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For National Jewish Book Awardees Halevi And Chesler, It’s Personal

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For the past 64 years, the Jewish Book Council has spotlighted the best of Jewish books and their authors through its presentation of the annual National Jewish Book Award. On March 5, the winners in nearly 20 categories of Jewish books will assemble at the Center for Jewish History in New York City for a celebratory gathering.

“I feel an overwhelming sense of gratitude,” said journalist Yossi Klein Halevi, author of Like Dreamers: The Story of the Israeli Paratroopers Who Reunited Jerusalem and Divided a Nation (Harper) which received the Jewish Book of the Year Award from the council.Sidman-022814-Dreamers

Like Dreamers portrays the lives of seven Israeli paratroopers, some from the political right and others from the left, and the nexus of the 1967 Six-Day War that simultaneously galvanized them and tore them asunder in so many respects.

“I feel like I’ve been writing this book since I was 17,” said Halevi, who was born in 1953.

“I wanted to give American Jews a deeper connection to this story of our nation; I wanted to present the real story to them. And who is my ideal audience? Someone like myself. If I hadn’t made aliyah, I would still be as passionate about Israel as I was as a youth growing up in Brooklyn.”

Dr. Phyllis Chesler, a second-wave feminist icon turned fiery voice for Israel’s survival, is another Brooklyn native who was recognized with a National Jewish Book Award honor. An American Bride in Kabul (Palgrave Macmillan), a searing and powerful account of her youthful romance with a Westernized Muslim man from Afghanistan whom she met while attending college in New York and her subsequent captivity in his native Kabul, won in the Biography, Autobiography, Memoir category.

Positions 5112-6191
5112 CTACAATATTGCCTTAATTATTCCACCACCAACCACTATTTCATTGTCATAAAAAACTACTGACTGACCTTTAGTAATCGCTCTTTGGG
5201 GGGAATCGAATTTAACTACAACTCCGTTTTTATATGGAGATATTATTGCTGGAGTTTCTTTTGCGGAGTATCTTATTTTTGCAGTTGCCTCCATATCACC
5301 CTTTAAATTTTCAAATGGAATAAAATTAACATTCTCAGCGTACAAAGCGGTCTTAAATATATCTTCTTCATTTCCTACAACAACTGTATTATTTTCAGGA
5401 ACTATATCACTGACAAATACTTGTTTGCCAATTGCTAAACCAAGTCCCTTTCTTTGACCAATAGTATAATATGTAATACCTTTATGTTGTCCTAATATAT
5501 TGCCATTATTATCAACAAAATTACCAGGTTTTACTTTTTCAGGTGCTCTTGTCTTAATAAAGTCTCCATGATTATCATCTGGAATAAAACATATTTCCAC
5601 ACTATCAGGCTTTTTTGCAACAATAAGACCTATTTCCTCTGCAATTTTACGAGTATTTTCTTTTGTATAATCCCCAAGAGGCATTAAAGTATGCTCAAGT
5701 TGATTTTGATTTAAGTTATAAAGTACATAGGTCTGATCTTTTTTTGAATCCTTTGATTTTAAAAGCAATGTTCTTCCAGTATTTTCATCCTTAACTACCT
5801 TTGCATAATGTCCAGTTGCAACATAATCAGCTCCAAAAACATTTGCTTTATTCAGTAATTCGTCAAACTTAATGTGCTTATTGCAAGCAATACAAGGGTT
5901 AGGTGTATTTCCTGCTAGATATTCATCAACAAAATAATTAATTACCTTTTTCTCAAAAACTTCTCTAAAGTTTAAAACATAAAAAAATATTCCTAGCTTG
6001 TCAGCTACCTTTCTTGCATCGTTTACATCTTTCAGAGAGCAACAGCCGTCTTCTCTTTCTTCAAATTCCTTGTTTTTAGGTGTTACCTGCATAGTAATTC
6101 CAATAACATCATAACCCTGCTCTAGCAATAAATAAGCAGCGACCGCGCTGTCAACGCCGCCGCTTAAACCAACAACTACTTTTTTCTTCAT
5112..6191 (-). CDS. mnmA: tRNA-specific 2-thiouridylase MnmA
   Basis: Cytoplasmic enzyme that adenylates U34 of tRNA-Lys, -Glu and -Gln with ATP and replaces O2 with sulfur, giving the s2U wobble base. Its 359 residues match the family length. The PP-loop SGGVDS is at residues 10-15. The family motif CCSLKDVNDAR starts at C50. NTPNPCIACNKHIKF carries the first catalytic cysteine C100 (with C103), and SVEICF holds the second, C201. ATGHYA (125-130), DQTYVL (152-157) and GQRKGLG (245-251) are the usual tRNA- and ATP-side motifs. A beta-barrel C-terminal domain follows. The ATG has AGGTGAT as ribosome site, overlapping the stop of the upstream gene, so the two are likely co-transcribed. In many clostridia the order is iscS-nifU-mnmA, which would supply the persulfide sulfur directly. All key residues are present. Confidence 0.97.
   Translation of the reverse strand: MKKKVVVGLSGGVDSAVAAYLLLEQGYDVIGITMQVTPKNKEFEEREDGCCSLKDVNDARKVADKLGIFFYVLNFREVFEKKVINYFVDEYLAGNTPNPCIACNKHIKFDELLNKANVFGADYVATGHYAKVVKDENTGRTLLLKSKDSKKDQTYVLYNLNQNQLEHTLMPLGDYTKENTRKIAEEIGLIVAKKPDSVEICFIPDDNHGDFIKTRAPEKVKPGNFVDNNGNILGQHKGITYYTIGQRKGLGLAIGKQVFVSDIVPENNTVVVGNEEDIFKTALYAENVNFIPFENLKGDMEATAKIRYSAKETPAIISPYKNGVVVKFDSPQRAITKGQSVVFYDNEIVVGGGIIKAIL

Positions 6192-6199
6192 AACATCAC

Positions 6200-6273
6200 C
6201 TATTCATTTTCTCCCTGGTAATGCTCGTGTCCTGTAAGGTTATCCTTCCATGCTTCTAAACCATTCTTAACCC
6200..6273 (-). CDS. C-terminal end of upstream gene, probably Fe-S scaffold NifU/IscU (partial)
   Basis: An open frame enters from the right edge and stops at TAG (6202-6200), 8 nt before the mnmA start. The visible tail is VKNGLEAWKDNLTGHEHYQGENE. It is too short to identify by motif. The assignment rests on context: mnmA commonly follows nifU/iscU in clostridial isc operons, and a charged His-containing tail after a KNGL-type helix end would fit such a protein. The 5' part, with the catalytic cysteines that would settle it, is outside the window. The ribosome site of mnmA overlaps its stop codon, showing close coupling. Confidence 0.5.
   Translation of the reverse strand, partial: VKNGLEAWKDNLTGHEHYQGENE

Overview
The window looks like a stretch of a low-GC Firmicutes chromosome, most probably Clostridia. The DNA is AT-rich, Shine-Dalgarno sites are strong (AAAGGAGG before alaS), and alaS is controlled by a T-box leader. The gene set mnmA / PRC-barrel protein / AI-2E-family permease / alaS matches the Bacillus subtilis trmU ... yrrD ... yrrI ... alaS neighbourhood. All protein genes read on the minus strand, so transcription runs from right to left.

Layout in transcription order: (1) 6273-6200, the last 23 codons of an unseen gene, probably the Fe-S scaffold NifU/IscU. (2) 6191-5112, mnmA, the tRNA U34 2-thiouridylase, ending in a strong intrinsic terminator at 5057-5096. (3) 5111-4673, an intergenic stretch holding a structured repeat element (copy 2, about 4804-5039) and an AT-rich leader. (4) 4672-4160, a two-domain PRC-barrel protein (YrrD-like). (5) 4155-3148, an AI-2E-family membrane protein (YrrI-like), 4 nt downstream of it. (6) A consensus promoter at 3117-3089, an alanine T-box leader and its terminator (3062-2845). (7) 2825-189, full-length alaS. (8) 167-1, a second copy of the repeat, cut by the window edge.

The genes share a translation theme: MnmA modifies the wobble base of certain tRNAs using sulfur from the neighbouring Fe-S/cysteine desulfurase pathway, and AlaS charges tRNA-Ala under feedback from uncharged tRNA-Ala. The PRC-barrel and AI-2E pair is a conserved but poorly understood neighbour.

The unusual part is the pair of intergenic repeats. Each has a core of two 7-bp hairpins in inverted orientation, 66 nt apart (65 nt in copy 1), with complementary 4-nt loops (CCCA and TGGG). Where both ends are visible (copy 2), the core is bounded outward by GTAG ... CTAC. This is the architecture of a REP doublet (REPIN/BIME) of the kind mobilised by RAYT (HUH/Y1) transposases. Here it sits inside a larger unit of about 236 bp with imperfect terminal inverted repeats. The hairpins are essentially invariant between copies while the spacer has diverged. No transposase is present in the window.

Raised as an Orthodox Jew in the Boro Park section of Brooklyn, Chesler rebelled at a young age. An American Bride chronicles her harrowing experience being held against her will by her husband and his devoutly Muslim family more than 50 years ago.

She noted the “eerie coincidence” that Afghanistan “is the country where I was once held hostage; it is the country which sheltered [Osama] Bin Laden after he was exiled from Saudi Arabia and Sudan; he hatched his 9/11 plot in an Afghan cave,” while now “the entire civilian world is being held hostage by al Qaeda and al Qaeda-like jihadists.”

“Israel and the Western democracies,” she added, “are all up against tribal cultures whose values are very different from our own. It is crucial for us to understand what those differences are.”

Chesler is no stranger to taking on controversial subjects in her writing. Her first book, Women and Madness, was published in 1972 to critical acclaim and sold close to three million copies. Her other books include bestsellers such as The New Anti-Semitism (2003) and The Death of Feminism (2005).

Sharing her initial feelings on learning that An American Bride in Kabul had been honored by the Jewish Book Council, Chesler said she “was pleased, proud, satisfied, and very surprised…. Now that I’ve received the 2013 National Jewish Book Award, together with so many other truly distinguished authors, I feel daunted, sober. I feel the weight of responsibility even more.”

(JNS)

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